• 3.
    Josefsson, Jonathan
    Linköping University, Department of Thematic Studies, Department of Child Studies. Linköping University, Faculty of Arts and Sciences.
    Children's Rights to Asylum and the Capability Approach2016In: Ethical Perspectives, ISSN 1370-0049, E-ISSN 1783-1431, Vol. 23, no 1, p. 101-130Article in journal (Refereed)
    Abstract [en]

    The prospect of large populations of children migrating across national borders raises urgent political and ethical questions about childrens rights to asylum. In recent years, there has been an increase in scholarly interest in migrating children and childrens rights, but this interest has thus far been scant in political theory. The present article uses the Capability Approach to discuss childrens rights to asylum and to examine the prospects and limitations of the approach in this context. It underlines that, despite a global consensus on the rights of the child, the political and ethical challenges to childrens rights to asylum cannot be reduced to a question of the implementation of universal rights or capabilities of children a matter of technicalities or mainstreaming of legislation. Instead, the question of childrens rights to asylum is a highly political and ethical matter, characterized by ambivalent conceptualizations of children and conflicting interests that continue to pose a considerable challenge to the organisation of the international political and legal system. The Capability Approach has the potential to fill a theoretical gap with regard to childrens interests and the setting of threshold levels, although it continues to wrestle with questions of how to confront the asylum-seeking child as a political subject within well-functioning democracies and how to determine a specific list of capabilities and corresponding duties in deliberation between the right to self-determination of nation states and universal entitlements of children.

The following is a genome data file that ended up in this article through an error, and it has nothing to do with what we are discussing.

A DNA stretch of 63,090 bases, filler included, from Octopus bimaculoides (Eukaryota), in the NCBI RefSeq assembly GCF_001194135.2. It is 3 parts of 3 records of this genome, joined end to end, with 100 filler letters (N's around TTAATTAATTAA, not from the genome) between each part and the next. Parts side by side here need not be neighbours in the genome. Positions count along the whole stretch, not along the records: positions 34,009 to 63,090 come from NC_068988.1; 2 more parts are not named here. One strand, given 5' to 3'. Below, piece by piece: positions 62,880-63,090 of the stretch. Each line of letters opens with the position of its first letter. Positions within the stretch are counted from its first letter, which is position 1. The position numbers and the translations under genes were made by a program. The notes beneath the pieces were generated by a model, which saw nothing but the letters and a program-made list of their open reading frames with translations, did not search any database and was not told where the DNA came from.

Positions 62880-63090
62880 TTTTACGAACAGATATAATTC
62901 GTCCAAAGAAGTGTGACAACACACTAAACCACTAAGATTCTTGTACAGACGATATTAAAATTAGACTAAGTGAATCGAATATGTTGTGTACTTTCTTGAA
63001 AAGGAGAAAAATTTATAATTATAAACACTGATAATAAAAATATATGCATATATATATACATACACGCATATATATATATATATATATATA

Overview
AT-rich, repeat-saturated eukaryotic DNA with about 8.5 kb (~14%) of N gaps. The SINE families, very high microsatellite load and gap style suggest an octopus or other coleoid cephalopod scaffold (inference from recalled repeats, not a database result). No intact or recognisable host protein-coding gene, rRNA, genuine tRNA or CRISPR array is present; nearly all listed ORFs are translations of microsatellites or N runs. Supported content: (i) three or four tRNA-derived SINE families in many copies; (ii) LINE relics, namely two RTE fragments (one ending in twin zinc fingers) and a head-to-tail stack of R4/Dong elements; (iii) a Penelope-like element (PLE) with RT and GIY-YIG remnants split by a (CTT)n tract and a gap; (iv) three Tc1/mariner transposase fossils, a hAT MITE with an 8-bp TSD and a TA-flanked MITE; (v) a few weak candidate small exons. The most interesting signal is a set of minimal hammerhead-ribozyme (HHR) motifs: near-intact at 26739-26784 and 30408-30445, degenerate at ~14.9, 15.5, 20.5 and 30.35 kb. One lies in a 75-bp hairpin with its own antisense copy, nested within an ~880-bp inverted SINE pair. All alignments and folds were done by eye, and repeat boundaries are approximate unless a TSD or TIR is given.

• 4.
    Josefsson, Jonathan
    Linköping University, The Tema Institute, Department of Child Studies. Linköping University, Faculty of Arts and Sciences.
    Joakim Ekman & Lena Pilo, Skolan, demokration och de unga medborgarna [School, democracy and the young citizens]2014In: Sociologisk forskning, ISSN 0038-0342, Vol. 51, no 2, p. 167-169Article, book review (Other academic)
    Abstract [en]

    n/a

  • 5.
    Josefsson, Jonathan
    Linköping University, Department of Thematic Studies, Department of Child Studies. Linköping University, Faculty of Arts and Sciences.
    Non-citizen Children and the Right to Stay: A Discourse Ethical Approach2019In: Ethics & Global Politics, ISSN 1654-4951, E-ISSN 1654-6369, Ethics and Global Politics, ISSN 1654-4951, Vol. 12, no 3Article in journal (Refereed)
    Abstract [en]